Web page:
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Film: The Asphalt Jungle

"Crime is only...a left-handed form of human endeavor."
Alonzo Emmerich

The Asphalt Jungle is a 1950 Caper crime drama directed by John Huston, based on the novel of the same name by W. R. Burnett. It was the first major example of this trope while simultaneously being a deconstruction of it.
It's also considered a classic of the Film Noir genre with an ensemble cast including Sterling Hayden, Jean Hagen, Sam Jaffe, Louis Calhern, James Whitmore, and, in a minor but key role, Marilyn Monroe, an unknown at the time who was pictured but not mentioned on the posters.

After getting out of prison, Erwin "Doc" Riedenschneider goes to Cobby, a bookie, with an idea for a diamond heist. Cobby puts him in touch with Alonzo Emmerich, a crooked lawyer, who agrees to front Doc and his crew in the heist, who eventually include Dix, a "hooligan" who's been in and out of prison, his friend Gus, who runs a diner, and Louis, a safe-cracker. What none of them know is Emmerich, who has money troubles, is looking to double-cross the gang by taking the diamonds for himself.

A solid (though not spectacular) hit when it was first released, Huston's film is now considered one of the classics in its genre, and one of the most influential.


This film provides examples of:

  • Affably Evil: Doc is a gentleman gangster with good manners.
  • Anyone Can Die: And so they do.
  • Arson, Murder, and Lifesaving: Commissioner Hardy is dissatisfied with Ditrich's performance on duty and has three options for him: Reduce him to patrolman, bring him up for trial on charges of incompetence or ... give him one more chance to make good on his responsibilities.
  • Avengers Assemble: The crew members for the caper are carefully selected by Doc.
  • Back-Alley Doctor: Mentioned briefly, but ultimately averted:
    • We can assume Louis dies because the special doctor came too late or not at all.
    • Dix refuses to seek help from any kind of doctor which seals his fate as well.
  • Calling Card: The nitro left in the safe by Louis.
  • Caper Crew:
    • The Mastermind: Doc.
    • The Backer: Emmerich, though he turns out not to be trusted.
    • The Burglar: Louis.
    • The Brute: Dix.
    • The Driver: Gus.
  • City with No Name: The city remains anonymous in the movie. Apparently, the exterior scenes were shot in Cincinnati. One version of the script even mentioned the city by name but it was taken out because ironically, Cincinnati was facing police corruption at the time.
  • The Determinator: Commissioner Hardy will stop at nothing to catch the crooks.
  • Dirty Cop: Lieutenant Dietrich.
  • Dirty Old Man: Doc, and he's Hoist by His Own Petard because of it.
    • Emmerich as well ("Uncle Lon" indeed).
  • Downer Ending: And how!
  • Fatal Flaw: Almost like in a classic Greek tragedy, the characters had a weak spot which brought on their demise:
    • If Riedenschneider had only left 5 minutes earlier rather than indulge his penchant for young girls, he'd have gone free.
      • Also, when the railyard security guard mentions that some guys bring young girls there to have their way with them, Doc becomes transfixed by the info and allows his face to be illuminated by the guard's flashlight, which causes him to identify and try to apprehend Doc and Dix.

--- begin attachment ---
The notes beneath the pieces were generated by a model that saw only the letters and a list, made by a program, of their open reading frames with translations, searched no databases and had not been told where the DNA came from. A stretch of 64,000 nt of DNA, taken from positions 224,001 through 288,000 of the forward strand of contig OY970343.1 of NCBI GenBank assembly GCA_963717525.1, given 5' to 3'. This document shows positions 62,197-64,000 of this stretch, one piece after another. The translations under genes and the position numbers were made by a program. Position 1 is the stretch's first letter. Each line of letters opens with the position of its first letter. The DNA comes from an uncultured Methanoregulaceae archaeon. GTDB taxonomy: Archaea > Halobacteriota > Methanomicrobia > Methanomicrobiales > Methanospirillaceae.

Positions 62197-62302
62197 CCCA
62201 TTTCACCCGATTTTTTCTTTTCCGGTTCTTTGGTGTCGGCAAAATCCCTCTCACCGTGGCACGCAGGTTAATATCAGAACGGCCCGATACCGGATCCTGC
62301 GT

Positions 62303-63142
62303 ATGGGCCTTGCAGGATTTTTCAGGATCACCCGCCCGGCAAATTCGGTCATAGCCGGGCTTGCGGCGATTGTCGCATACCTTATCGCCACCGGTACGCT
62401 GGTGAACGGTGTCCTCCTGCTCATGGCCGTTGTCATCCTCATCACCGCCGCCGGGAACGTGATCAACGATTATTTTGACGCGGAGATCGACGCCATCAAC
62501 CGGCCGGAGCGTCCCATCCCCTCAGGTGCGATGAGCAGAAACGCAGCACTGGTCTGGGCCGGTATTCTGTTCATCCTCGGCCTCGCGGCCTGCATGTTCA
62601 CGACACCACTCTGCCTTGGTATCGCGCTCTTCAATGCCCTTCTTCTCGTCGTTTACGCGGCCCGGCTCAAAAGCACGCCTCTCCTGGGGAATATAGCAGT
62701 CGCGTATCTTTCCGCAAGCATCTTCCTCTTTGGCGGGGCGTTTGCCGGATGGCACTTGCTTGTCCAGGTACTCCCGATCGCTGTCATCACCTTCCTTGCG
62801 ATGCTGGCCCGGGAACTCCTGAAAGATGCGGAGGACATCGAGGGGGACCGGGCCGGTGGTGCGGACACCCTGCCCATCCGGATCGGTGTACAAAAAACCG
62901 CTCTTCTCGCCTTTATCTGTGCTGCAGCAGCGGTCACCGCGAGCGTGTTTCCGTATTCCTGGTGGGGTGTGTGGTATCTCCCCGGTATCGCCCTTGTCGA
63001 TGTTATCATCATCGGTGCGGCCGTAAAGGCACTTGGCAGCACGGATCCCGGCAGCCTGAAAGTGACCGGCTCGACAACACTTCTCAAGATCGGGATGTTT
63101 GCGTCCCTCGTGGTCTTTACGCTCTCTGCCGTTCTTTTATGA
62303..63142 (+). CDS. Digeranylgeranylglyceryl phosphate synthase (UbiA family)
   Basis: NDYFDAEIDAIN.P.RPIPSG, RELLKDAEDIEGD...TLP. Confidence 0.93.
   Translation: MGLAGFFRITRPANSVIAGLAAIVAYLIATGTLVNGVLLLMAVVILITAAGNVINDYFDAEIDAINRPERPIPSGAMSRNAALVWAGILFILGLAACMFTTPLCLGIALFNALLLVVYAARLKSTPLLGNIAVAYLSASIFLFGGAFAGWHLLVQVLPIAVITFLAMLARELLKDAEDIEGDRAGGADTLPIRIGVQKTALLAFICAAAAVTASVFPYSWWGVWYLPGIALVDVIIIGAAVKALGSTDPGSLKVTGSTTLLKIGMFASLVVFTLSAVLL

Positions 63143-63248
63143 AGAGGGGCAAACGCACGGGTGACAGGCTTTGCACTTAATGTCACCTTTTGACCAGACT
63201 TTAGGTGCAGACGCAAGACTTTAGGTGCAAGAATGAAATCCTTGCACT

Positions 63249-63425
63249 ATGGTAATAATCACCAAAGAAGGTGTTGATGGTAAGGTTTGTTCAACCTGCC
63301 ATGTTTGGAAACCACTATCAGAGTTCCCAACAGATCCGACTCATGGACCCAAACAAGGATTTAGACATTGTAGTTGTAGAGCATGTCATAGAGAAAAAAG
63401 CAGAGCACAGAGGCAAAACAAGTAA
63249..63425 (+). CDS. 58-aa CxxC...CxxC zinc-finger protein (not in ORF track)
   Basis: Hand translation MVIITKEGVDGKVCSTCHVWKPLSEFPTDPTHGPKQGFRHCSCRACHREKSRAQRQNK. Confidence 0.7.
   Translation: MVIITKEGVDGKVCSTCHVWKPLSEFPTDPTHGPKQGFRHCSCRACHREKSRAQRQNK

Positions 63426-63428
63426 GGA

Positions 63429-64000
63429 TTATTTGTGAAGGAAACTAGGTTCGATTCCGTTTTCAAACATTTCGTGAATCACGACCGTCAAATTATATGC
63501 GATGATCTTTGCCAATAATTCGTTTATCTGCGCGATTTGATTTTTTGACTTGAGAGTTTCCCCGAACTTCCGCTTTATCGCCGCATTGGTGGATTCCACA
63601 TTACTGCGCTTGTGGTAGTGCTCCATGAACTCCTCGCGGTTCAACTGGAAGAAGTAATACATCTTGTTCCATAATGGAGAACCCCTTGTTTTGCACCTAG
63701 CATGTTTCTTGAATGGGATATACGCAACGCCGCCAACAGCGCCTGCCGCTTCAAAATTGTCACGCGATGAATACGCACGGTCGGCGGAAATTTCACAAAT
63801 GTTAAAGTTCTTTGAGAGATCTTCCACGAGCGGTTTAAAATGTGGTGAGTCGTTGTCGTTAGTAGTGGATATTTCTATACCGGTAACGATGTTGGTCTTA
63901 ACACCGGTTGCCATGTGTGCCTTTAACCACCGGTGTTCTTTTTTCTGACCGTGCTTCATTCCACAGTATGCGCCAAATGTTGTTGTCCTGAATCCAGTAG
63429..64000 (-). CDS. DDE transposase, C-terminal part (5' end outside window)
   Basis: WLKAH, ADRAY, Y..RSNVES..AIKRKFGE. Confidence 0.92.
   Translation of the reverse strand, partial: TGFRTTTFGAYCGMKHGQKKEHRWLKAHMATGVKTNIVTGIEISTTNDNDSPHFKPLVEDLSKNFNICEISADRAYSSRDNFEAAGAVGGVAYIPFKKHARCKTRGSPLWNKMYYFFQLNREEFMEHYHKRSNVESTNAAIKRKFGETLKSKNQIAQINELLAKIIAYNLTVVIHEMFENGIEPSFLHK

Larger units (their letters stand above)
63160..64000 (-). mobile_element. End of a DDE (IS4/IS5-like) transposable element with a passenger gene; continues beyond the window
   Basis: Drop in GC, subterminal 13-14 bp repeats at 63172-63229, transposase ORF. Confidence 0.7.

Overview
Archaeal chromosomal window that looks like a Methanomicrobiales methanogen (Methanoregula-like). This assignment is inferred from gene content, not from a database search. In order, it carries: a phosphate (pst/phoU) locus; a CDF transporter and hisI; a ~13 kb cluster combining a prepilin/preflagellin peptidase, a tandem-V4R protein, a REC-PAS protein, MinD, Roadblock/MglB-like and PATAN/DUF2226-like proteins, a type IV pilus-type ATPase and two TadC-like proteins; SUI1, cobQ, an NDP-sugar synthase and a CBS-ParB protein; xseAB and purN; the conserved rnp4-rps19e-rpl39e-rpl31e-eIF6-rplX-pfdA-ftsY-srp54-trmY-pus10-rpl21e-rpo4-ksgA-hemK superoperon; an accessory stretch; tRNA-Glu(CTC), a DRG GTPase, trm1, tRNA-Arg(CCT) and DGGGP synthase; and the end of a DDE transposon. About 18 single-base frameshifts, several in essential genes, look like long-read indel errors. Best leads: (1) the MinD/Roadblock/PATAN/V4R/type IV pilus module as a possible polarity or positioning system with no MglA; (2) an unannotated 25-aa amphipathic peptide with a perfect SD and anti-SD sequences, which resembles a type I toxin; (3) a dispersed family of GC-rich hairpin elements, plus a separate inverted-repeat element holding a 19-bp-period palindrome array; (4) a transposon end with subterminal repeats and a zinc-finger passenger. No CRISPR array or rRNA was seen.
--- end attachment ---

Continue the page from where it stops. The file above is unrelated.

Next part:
• Emmerich and his penchant for luxury.
    • Cobby and his craving for admiration.
    • Dix and his gambling nature.
  • Grey and Gray Morality: The bad guys aren't all bad: one is a family man, one is tough but has an intense loyalty, even Dix has his generous side, a poor kid who just had a lot of bad breaks. And the good guys are hardly all good. One detective is corrupt, others are a bit slow, and the Commissioner comes across as a morally superior fanatic who sees everything in black and white.
    • Adding an extra punishment for Dix...that he will be remembered only as the Commissioner describes him to the newspapers, as "a man without human feeling or human mercy," with his human, brave, and honorable sides being forgotten.
  • The Hays Code: The police commissioner's spiel near the end when he tells everyone what a great job the police do. Also the fact that all criminals involved in the caper get caught or die.
  • Herr Doktor: Doctor Riedenschneider with his thick German accent.
  • Jack Bauer Interrogation Technique: Ditrich uses this technique successfully on Cobby.
  • Meal Ticket: Emmerich, for Gold Digger Angela.
  • The Mistress: Angela, for Emmerich.
  • One Last Job: Emmerich, Dix and Doc all plan to retire after the caper.
  • The Perfect Crime: Subverted. Riedenschneider points this out after he is struck by the foot patrolman later in the film, that no matter how well a thing is planned, some small detail will be the one to trip you up, like the alarm, the gun accidentally going off and wounding the "boxman" or getting stopped by a simple foot patrol checking the trainyards.
  • Plethora of Mistakes: The caper goes awry mostly due to emotional misjudgements and plain, simple bad luck.
  • Reliably Unreliable Guns: During his fight with the police man, Dix' gun drops to the ground and goes off, fatally wounding Louis in the process.
  • Suicide Note: Emmerich starts to write one to his wife, but he has second thoughts and destroys it before blowing his brains out.
  • Villain Protagonist: The story is told from the criminals' point of view.

Annie Get Your GunFilms of the 1950sBorn Yesterday
Sergeant YorkUsefulNotes/National Film RegistryDisneyland Dream
Annie Get Your GunCreator/Metro-Goldwyn-MayerBad Day at Black Rock
White HeatFilm NoirIn a Lonely Place

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